The Comedy of Terrors (1963) The Comedy of Terrors (1963) ***

     ďComedy of errorsĒ has been an idiomatic expression for long enough now that itís easy to forget that the phrase has a specific origin in the play of that title by William Shakespeare. One person who plainly did not forget was Richard Matheson, for although his punningly entitled The Comedy of Terrors bears no narrative resemblance to any Shakespeare play Iíve ever heard of, itís so heavily freighted with Shakespearean references that it seems like scarcely a scene goes by without some manner of riff on the Bard of Avon. The flamboyant, circumlocuting dialogue isnít blank verse, but often might as well be. The movie ends with a pair of lovers mistakenly believing each other dead a la Romeo and Juilet, and a pile of corpses (some mispresumed, some actual) deep enough to rival Hamlet. One major character is so Shakespeare-happy that he works himself up into a tizzy of air-MacBeth while attempting to read himself to sleep. It should go without saying that to do all that while also sending up every Burke-and-Hare grave-robbing movie from The Body Snatcher to The Flesh and the Fiends entails a great deal of thespian heavy lifting, so it is well that the cast includes not one but two ex-Richard IIIís: Basil Rathbone and Vincent Price. It also features Boris Karloff and Peter Lorreó which, together with Matheson behind the typewriter and the A.I.P. production slate before the opening credits, should cue you to expect a spiritual reprise of The Raven as well.

     In place of Burke and Hare, The Comedy of Terrors gives us Trumbull and Gillie. Waldo Trumbull (Price) is officially the junior partner in the Hinchley & Trumbull undertaking firm, but since his father-in-law, Amos Hinchley (Karloff), is now both stone deaf and utterly senile, the younger man effectively has the run of the place. Felix Gillie (Lorre, who had plenty of experience poking fun at his horror-star persona by 1963, having begun making movies like The Invisible Agent and Youíll Find Out already in the early 40ís) is the convicted bank robber (ďI never confessed!Ē Gillie protests when Trumbull refers to him as a confessed bank robber instead) whom the de facto boss has hired to handle the tasks that Hinchley is no longer capable of performing. That should tell you something about the kind of operation Hinchley & Trumbull is, even if the importance of crooked undertakers in 1960ís fright films has somehow escaped your notice. Trumbull is a cheapskate of Cormanian proportions, and his firm has been recycling the same single coffin for thirteen years. (He and Gillie invariably wait to begin the burial proper until all the mourners have dispersed.) Heís been scheming for ages to poison Hinchley and help himself to the old manís wealth, and although his wife, Amaryllis (Joyce Jameson, from Tales of Terror and Scorchy), always intervenes to stop him, she suggestively never takes any action that would permanently eliminate the threat to her dadís safety. For that matter, you really have to wonder how secure Amaryllis herself is, given Trumbullís totally undisguised loathing for her, and to suspect that Gillie would be in danger, too, if his employer didnít need an assistant so badly.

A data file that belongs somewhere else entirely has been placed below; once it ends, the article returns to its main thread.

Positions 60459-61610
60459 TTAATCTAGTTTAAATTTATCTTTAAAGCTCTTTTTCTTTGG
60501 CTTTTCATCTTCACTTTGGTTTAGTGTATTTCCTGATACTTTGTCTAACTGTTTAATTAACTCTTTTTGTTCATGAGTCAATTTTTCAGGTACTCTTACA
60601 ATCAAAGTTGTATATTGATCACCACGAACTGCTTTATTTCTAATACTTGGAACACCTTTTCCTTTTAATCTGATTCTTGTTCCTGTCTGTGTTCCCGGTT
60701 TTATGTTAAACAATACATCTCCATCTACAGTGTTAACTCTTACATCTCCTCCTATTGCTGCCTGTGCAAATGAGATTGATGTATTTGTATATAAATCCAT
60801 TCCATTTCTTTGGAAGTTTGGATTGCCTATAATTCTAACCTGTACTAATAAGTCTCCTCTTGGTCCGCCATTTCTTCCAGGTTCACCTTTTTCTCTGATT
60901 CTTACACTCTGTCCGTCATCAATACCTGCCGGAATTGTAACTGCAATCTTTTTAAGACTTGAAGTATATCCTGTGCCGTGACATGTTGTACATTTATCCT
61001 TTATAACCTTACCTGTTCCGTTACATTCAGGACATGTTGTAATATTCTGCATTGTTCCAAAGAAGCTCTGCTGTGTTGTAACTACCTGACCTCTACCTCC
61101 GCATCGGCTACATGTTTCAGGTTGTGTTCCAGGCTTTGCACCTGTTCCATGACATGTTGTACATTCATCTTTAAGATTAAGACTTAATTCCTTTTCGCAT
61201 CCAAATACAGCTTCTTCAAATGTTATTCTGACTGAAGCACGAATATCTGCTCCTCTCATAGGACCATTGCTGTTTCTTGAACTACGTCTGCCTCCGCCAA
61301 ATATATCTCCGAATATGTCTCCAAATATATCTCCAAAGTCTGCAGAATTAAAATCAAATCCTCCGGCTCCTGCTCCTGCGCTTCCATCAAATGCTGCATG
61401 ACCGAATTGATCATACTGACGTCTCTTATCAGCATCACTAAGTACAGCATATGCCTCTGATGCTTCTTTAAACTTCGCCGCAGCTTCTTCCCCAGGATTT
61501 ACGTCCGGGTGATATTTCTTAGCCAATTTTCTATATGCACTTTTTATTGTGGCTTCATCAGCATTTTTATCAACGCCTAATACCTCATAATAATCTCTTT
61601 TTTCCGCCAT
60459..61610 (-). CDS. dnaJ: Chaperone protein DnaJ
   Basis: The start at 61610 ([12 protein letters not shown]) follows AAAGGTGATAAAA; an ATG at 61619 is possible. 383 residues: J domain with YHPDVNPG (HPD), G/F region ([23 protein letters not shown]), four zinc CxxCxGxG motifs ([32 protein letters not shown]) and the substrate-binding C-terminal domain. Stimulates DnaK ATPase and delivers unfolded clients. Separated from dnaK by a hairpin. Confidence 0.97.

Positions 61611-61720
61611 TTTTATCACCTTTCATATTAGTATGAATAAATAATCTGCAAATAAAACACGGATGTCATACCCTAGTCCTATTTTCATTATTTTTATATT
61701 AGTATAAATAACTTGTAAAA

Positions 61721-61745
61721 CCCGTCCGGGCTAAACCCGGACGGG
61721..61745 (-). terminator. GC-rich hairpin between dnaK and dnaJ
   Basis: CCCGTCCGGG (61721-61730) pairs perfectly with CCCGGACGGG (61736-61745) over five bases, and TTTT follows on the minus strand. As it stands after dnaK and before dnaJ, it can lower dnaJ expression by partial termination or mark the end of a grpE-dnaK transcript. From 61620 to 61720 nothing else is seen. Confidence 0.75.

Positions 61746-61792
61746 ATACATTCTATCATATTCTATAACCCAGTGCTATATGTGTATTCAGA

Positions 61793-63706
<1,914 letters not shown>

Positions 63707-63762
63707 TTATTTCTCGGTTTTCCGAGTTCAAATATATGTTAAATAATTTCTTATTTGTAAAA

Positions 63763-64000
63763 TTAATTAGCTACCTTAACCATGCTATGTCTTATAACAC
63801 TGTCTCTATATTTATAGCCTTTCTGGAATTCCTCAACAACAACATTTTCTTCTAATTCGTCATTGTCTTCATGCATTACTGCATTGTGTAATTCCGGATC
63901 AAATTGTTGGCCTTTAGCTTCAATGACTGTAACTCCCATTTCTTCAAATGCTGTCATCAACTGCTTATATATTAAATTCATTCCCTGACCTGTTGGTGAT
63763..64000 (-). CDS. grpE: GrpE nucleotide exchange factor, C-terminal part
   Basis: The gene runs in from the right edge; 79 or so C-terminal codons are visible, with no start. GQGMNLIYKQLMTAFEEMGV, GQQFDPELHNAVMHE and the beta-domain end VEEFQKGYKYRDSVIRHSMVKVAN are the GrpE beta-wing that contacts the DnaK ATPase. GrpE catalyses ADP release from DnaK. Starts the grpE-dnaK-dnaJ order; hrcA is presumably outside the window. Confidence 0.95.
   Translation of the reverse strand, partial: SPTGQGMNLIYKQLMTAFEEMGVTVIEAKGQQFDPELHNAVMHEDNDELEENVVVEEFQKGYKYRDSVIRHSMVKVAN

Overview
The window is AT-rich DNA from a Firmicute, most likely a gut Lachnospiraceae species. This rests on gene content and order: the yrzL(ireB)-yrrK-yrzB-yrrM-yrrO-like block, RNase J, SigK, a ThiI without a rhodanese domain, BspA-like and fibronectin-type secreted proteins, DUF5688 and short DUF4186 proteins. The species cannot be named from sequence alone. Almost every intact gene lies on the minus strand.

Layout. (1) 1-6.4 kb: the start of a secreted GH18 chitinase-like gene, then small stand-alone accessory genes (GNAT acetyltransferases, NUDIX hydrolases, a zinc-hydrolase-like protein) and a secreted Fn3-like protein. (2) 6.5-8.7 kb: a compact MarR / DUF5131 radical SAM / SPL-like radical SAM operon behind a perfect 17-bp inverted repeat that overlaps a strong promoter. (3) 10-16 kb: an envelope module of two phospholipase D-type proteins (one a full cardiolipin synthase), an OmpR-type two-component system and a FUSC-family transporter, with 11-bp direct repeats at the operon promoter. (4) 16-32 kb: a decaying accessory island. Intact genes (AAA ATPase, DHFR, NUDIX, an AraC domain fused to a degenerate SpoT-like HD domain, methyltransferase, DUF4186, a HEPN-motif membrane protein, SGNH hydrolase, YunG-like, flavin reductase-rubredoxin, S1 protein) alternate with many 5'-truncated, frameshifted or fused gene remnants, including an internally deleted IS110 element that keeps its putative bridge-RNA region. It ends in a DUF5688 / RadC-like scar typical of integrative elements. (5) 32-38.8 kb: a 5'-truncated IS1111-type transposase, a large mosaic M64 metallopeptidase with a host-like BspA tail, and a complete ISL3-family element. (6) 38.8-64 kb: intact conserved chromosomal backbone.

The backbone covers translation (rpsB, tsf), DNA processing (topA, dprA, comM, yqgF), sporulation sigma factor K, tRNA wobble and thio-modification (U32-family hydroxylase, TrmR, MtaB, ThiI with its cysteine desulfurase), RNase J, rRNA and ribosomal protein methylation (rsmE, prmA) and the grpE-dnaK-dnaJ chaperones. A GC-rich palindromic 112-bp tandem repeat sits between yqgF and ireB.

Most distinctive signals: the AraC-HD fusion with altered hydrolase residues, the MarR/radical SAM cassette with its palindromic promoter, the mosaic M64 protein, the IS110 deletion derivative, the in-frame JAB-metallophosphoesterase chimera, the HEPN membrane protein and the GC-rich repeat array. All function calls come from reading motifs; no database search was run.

Ohó and Waldoís perfect bastardry extends even to stiffing his landlord on the rent. In fact, John Black (Rathbone, of The Black Sleep and The Magic Sword) hasnít seen a farthing from Trumbull in the whole past year. This is a serious strategic miscalculation on the undertakerís part, though, for in addition to owning the antique mansion where Trumbull and his profoundly dysfunctional family live and work, Black is also a skilled and well-connected lawyer. When Black swings by one morning to threaten his delinquent tenant with eviction and legal proceedings if he does not pay up in full within 24 hours, Trumbull finally realizes how precarious his position really is.

     This isnít exactly Edinburgh here, and although thereís every indication that Hinchley & Trumbull are the only game in town when it comes to burying dead folks, the small local population means that there still isnít a steady demand for their services. Meanwhile, whatever the undertakers are doing with all the money they bring in from systematically chiseling their clients, it plainly hasnít been going into the bank. If Trumbull is to pay off Black within a dayís time, heís going to need somebody filthy rich to die right now. Somebody like Mr. Phipps (Buddy Mason), for example. And if Phipps wasnít planning on waking up dead tomorrow, wellÖ I guess thatís just too bad for him. Bringing the reluctant but easily blackmailed Gillie along with him to pick the locks on the old manís doors, Trumbull pays a visit to the Phipps place in the middle of the night, and smothers the unfortunate millionaire with his own pillow. Then the two conspirators lie in wait for Mrs. Phipps (Beverly Hills, from Brides of Blood and The Power) to discover the body at the exact moment when they were ďfortuitouslyĒ passing by in their hearse. But alas for our antiheroes, Mrs. Phipps proves even wilier than them. The widow never shows up for the funeral that afternoon, and by the time Trumbull arrives at her home to square up accounts, sheís stripped the place of everything remotely valuable and skipped off to the Continent!